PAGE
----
What Is A Carpenter Bee?
About carpenter bees (Xylocopa)

Carpenter bees belong to the bee family ‘Apidae’. 
These species can sometimes be mistaken for bumble bees, although their life cycles and nesting habits are quite different.

The scientific name for bees belonging to this genus (type) is Xylocopa.

What Is A Carpenter Bee?

Eastern carpenter bee, having a dark abdomen and ginger hairy thorax, and black headEastern Carpenter Bee - Xylocopa virginica - found in North America and Canada

Carpenter bees are big bees and many species have a dark abdomen, although there are exceptions.

For example, the male of the western carpenter bee, Xylocopa varipunctata has golden-ginger hair, whereas its female counterpart is completely black.

A male </i>Xylocopa varipunctata</i> - (the Valley carpenter bee) is a large, golden, hairy bee with green eyes.  This one is hovering in flightA male Xylocopa varipunctata - also known as the Valley carpenter bee

More than 500 species of Xylocopa are known to exist worldwide, and whilst most are found in tropical and sub-tropical regions, they are also found in the USA, Canada, and Europe1.

Some species are of conservation concern, or extinct in certain regions.  For example Xylocopa valga is critically endangered in Poland, and extinct in Latvia and Lithuania2.

The Violet carpenter bee, Xylocopa violacea, is generally found in southern Europe, although it has recently been discovered in the UK.  

Violet Carpenter Bee - <i>Xylocopa violacea</i> - a large dark bee with iridescent blue and purple sheen to its body and wings.Above: Violet Carpenter Bee - Xylocopa violacea.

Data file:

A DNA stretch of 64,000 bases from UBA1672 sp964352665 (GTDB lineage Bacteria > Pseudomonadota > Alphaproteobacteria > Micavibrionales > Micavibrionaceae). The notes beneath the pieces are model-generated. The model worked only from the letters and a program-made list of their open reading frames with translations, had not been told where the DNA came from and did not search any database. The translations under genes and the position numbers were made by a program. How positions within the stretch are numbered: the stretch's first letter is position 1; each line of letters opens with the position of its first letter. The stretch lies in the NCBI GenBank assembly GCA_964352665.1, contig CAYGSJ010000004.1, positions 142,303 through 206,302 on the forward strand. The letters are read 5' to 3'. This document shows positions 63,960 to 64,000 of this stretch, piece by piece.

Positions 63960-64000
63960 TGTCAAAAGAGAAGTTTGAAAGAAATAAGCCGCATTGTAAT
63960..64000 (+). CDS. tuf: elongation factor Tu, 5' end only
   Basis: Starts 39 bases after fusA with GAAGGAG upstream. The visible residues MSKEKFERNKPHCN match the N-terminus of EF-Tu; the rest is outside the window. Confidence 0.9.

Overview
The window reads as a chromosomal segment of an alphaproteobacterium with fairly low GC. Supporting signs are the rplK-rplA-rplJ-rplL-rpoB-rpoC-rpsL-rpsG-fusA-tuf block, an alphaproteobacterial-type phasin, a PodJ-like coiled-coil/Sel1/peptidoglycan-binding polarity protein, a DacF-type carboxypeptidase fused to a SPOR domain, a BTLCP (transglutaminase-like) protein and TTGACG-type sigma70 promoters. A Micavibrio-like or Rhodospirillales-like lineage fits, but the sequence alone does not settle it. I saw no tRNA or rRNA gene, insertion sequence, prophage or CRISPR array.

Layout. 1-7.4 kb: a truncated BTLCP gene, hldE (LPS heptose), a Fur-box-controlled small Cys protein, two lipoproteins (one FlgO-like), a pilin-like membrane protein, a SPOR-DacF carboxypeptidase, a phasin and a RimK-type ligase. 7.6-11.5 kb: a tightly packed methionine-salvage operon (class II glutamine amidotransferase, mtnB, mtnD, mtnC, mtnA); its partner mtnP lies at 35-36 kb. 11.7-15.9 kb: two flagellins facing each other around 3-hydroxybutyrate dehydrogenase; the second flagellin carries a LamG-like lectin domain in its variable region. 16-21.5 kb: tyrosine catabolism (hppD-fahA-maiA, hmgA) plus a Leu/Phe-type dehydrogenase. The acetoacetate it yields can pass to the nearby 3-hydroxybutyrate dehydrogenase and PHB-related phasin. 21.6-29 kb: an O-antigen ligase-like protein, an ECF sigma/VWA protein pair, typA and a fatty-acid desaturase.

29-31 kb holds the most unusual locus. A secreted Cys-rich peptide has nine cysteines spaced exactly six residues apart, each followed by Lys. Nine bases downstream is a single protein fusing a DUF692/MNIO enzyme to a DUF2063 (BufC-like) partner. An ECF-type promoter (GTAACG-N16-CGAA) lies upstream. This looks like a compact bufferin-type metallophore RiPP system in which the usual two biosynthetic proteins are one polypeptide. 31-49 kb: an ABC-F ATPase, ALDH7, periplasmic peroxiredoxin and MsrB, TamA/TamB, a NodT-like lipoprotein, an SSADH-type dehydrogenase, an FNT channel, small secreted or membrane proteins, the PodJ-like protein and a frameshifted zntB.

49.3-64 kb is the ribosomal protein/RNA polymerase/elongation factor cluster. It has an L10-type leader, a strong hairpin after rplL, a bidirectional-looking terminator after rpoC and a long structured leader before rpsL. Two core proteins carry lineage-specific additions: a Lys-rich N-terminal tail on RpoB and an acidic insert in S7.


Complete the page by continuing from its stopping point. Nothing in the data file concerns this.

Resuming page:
Carpenter bee lifecycle and nesting habits

Typically, females emerge in spring.  Suitable nest sites may include, for example a tree trunk or rotting timber. 

Not surprisingly, these bees get their name because they are known to make their nests by boring holes in wood. In fact, Xylocopa is the Greek word for "wood worker"1

The female will begin excavating a tunnel into her chosen nest site, using her powerful mandibles (teeth) to bite her way through the soft wood.  Small amounts of sawdust may be visible around new nest sites, although old nest tunnels may be re-used.

In many Xylocopa species, males attract mates with pheromones secreted from mesosomal glands6

Fertile females lay relatively large eggs along a tunnel, each in its own 'compartment', using masticated wood she has chewed away, to form partitions.

Eastern carpenter bee, having a gingery thorax and dark head, excavating her nest tunnel in to a piece of woodCarpenter bee excavating her nest tunnel

Each egg is provisioned with pollen, and progresses through the phases of larvae and then cocoon before emerging as a new adult4.  During this process, the immature offspring are guarded by their parent, and newly emerged adults are fed by trophallaxis (mouth to mouth).  

In some species, helper females participate in offspring care rather than nesting independently, thus nesting can be social3

The offspring are fully developed by the autumn.  They forage for nectar and pollen before overwintering in the same nest in which they were born1, although they may emerge on warm winter days to forage3